Having got the majority of my hardware to work successfully in Ubuntu Linux in my previous post, it was time to find out how the OS faired with some everyday productivity tasks. Would I miss using Windows? I'd argue that this is the main thing holding most people back from sampling Linux.

Ubuntu comes with some key applications pre-installed, but if you want to add your own, the easiest way to do so is with the Synaptic Package Manger.

The closest thing to this in Windows is the Add/Remove programs utility, but in the case of Synaptic, you mostly use it to install things rather than delete them. To install a new application, you simply type its name into the search box and mark it for install.

If your application isn't in the list, you'll have to download and install it manually. This is where your problems may start. While most programs come with reasonable installation instructions, you’ll need to open up a terminal window and type some instructions into the command prompt.

It's not particularly difficult, just unwelcome, especially compared to the way you install software in Windows and OS X.

Waving the flag for Firefox

Ubuntu comes with Firefox pre-installed, so you don't have to worry about installing your own browser. Email, meanwhile, is handled by a default PIM called Evolution Mail, which has a good reputation.

Click on the clock in Ubuntu and it will reveal your Evolution calendar, which can synced to Google Calendar, if you so wish. I wanted to use a mail package that I was familiar with – Thunderbird. Although it doesn’t come pre-installed, it was easy enough to add it using the Synaptic Package Manager.

If you've been used to Firefox running in a Windows environment, then there's little difference in Ubuntu. I was able to check out all my regular Web sites without any issues, both by browsing directly, and by using Bloglines to read site RSS feeds.

In fact, the only sites that didn't work as well as they should were those with Flash content (more on this in the next article).

Just can’t think of a good GIMP joke

Image editing is handled by the GIMP application. If, like me, you're using a DLSR that shoots in RAW mode, then you will need to install an additional plug-in for GIMP, called UFRaw.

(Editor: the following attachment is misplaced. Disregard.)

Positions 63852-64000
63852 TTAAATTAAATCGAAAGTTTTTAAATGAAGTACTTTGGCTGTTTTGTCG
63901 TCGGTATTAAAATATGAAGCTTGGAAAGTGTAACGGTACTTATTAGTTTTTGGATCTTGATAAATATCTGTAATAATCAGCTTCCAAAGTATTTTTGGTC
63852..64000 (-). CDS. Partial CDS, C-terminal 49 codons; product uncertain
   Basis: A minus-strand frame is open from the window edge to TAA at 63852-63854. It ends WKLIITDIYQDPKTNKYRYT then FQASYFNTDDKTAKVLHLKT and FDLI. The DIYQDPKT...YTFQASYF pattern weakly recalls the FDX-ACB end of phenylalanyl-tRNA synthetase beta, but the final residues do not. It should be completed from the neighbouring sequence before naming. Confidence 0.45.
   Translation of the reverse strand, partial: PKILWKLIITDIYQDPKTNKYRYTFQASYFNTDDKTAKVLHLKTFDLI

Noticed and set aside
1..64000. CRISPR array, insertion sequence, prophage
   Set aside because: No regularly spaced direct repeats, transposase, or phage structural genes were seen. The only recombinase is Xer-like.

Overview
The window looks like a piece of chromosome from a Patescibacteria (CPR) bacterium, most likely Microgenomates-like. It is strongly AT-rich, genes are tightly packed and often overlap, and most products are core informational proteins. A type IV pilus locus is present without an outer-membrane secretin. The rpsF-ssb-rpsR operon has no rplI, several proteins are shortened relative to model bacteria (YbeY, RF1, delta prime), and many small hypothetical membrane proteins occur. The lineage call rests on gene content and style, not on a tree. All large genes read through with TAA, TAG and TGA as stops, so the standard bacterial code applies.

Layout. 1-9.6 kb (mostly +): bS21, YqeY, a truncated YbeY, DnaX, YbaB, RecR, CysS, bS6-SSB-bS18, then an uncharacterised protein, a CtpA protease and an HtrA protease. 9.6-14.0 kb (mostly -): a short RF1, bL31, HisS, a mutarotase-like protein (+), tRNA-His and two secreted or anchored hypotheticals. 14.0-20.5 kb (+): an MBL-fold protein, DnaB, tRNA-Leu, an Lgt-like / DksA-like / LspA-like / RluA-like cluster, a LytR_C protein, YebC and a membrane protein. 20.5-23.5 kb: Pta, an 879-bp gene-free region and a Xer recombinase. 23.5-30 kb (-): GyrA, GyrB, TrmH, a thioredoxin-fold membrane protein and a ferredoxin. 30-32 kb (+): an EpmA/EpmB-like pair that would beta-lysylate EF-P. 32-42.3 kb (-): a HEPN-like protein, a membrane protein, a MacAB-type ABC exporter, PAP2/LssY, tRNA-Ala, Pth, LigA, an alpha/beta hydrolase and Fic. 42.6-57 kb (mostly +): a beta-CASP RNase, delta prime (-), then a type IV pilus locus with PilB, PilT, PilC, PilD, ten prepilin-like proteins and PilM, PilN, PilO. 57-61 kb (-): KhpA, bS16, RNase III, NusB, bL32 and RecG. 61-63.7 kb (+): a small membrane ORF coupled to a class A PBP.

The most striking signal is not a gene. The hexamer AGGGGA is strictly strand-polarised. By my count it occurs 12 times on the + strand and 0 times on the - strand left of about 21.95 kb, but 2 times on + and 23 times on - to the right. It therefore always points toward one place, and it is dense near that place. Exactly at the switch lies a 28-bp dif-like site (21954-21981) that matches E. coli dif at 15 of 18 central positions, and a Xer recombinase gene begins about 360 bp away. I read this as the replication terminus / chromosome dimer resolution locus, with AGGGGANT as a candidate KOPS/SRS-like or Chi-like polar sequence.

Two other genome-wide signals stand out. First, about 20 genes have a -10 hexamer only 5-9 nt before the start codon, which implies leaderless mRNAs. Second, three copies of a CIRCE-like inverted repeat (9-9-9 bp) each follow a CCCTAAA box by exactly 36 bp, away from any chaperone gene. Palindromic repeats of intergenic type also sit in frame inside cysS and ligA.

It takes a little getting used to and it’s hardly the most intuitive piece of software ever designed. But, once you’ve grasped the basics, it’s powerful enough to give PhotoShop Elements a real run for its money.

Photo Printing, especially if you want borderless prints, is tricky, however, as you'll need to find and install a dedicated Linux driver for your printer, rather than rely on the rudimentary one built-in to the Ubuntu OS.

Ubuntu also comes with OpenOffice.org pre-installed. I already use this in Windows and think that it's a worthy, free alternative to Microsoft Office. Without any customisation, the only issue you need to watch out for is that it always wants to save files in its own .odt format. A quick look in the configuration area and it's easy enough to force Open Office to save in MS Office format instead.

One clever idea that Linux inherited from Unix was virtual desktops. This enables you to keep your running applications separate, and to easily switch between them. It’s an elegant solution. Windows still doesn't have this as standard*, although the idea has just been incorporated into Apple’s Leopard OS as Spaces.

* In fairness to Microsoft, it does have a virtual desktop manager in its free PowerTools pack